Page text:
Triumph and Tragedy

by John Delach

Monday, March 1, 1962 was one of those superb winter days, moderately cold but crisp and clear, the perfect day for a parade. The Daily Mirror’s morning headline commanded:

Go! Go! To See

Glen Today

Their accompanying story began: “The heavens will turn off that chronic drizzle of the past few days for the man who conquered the sky.”
The parade actually honored all seven Mercury astronauts and was conceived following America’s first space flight by Alan Shepheard. But that flight and Gus Grissom’s subsequent success were so brief that the parade was postponed until Glenn made our nation’s first orbital flight. Glenn became an instant hero and his flight was so well-received and applauded by the American public that the parade became known to all as “The Glenn Parade.”


I was as excited as everyone else and decided to see the parade in person. March 1 was also important to me for another reason; I had turned eighteen in February. So, before I made the trip to Manhattan, I first travelled to Jamaica, Queens the location of my local draft board where I registered for the draft and received my Selective Service card. While this card demonstrated that I had fulfilled my civic duty, it also provided proof that I was eighteen and could legally drink in New York.


Armed with my new status I boarded a Manhattan bound Jamaica elevated subway train at the 168 Street Station for the long ride to Lower Broadway.  For the most part this was a monotonous ride as the train meandered through lackluster neighborhoods like Richmond Hill and Woodhaven. It did have a moment though. at one point the el lifted up above the surrounding apartment buildings to clear the Long Island RR’s mainline that crosses beneath it. This rise provided a stunning view of Jamaica Bay, Idlewild (Now JFK) Airport and the Rockaways. I stood up on that clear, cold day to take in the view only to notice a plume of smoke rising high above the bay making me wonder what had caused that to happen?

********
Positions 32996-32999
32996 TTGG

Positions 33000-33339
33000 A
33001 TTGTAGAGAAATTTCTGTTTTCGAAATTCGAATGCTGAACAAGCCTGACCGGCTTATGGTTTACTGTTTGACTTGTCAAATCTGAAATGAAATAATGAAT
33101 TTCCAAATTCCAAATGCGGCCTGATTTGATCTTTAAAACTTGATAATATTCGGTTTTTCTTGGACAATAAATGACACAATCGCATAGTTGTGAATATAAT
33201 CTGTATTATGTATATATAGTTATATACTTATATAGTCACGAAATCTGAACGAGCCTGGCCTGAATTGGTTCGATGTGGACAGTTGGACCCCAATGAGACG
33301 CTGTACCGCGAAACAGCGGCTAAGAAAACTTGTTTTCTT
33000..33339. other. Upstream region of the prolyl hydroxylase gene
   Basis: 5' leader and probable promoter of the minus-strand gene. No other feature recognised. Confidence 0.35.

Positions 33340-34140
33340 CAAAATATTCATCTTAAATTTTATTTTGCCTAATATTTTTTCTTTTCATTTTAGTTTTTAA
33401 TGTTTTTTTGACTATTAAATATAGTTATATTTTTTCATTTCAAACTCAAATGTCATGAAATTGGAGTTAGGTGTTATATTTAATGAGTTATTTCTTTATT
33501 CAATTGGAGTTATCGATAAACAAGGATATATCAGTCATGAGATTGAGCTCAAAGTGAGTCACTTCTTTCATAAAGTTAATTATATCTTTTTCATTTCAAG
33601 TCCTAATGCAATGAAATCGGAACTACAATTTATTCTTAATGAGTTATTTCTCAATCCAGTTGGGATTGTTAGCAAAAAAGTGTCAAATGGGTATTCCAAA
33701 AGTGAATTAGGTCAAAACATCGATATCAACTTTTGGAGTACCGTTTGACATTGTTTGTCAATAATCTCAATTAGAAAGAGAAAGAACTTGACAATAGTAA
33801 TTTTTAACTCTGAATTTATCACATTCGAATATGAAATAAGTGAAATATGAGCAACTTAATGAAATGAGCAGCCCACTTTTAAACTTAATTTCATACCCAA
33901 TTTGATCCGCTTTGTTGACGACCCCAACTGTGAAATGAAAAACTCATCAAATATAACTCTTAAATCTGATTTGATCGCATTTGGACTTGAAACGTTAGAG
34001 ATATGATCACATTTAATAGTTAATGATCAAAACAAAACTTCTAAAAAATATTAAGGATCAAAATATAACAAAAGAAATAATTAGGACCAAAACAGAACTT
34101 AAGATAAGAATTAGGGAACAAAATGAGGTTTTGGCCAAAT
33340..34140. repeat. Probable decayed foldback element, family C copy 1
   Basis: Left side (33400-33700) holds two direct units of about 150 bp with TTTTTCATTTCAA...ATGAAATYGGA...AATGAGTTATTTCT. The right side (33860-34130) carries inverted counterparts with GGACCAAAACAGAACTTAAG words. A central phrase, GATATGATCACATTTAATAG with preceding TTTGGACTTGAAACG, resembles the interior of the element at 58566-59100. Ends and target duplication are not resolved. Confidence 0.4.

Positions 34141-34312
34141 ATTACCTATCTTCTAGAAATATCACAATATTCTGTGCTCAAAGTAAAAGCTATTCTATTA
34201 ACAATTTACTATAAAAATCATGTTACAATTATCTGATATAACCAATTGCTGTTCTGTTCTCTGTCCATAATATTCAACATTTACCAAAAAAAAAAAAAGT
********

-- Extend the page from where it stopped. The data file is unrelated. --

On reaching Broadway I joined the masses that lined sidewalks five and six deep becoming absorbed by a crowd estimated to be as many as four million strong who stood along the route. I didn’t see very much even with my height advantage so I can’t say that I saw John Glenn but I think I did. I didn’t stay very long but I didn’t feel disappointed either. Everyone was so happy and proud to be there that it felt good to be part of it.


None of us standing there knew that the plume I had seen earlier came from the remains of an American Airlines 707 that had crashed earlier in the morning after taking off from Idlewild. American Flight No. 1, non-stop service from New York to Los Angeles, began its takeoff roll at 10:07 AM, about the same time I arrived at the Selective Service Office.  The airplane carrying a crew of 8 and 87 passengers climbed to 1,600 feet over Jamaica Bay where the flight crew commenced a left turn. At this point something went terribly wrong with the rudder, the moveable part of the tail. The 707 banked beyond 90 degrees, flipped over onto its back and began a terminal dive toward the bay. One minute and 49 seconds after beginning takeoff, the 707 smashed into the bay upside down at an angle of 73 degrees exploding in the shallow waters killing all on board.


The crash of American Flight No. 1 was the largest single-plane domestic air tragedy up to that time and forced next morning’s newspapers to come to terms with all that had happened on March 1…


The headline on the Daily News read:



95 Die in Jet; Busman Strike;

Millions Share Glenn Triumph


The Daily Mirror stayed the course with:




The only notation, a box at the bottom right-hand corner of the first page noted:


95 Die Here In

Worst Air Crash


The New York Times went with twin banner headlines separated by a single column story about the Fifth Avenue Coach Company strike.  The left side banner headline covered three columns and read:






The right side headline covered four columns and read:






Finally, the New York Herald Tribune separated the stories top to bottom of the front page with:


Triumph – The New York Way 


TRAGEDY – End of Flight 1


The top of Page 1 began with this overview:


“Man reaches for the stars but he stands upon the earth. And his fallibilities and failings go hand in hand with his capability and achievements. Yesterday this city honored a space hero – even while stunned by a great air disaster. Today it still feels the pride in John Glenn – and it mourns the ninety-five who died at Idlewild.


We may be sure that there will also be other tragedies from the mines below the earth to the skies above it. But we know, too, that man will persevere and prevail and progress, for he knows no other way.”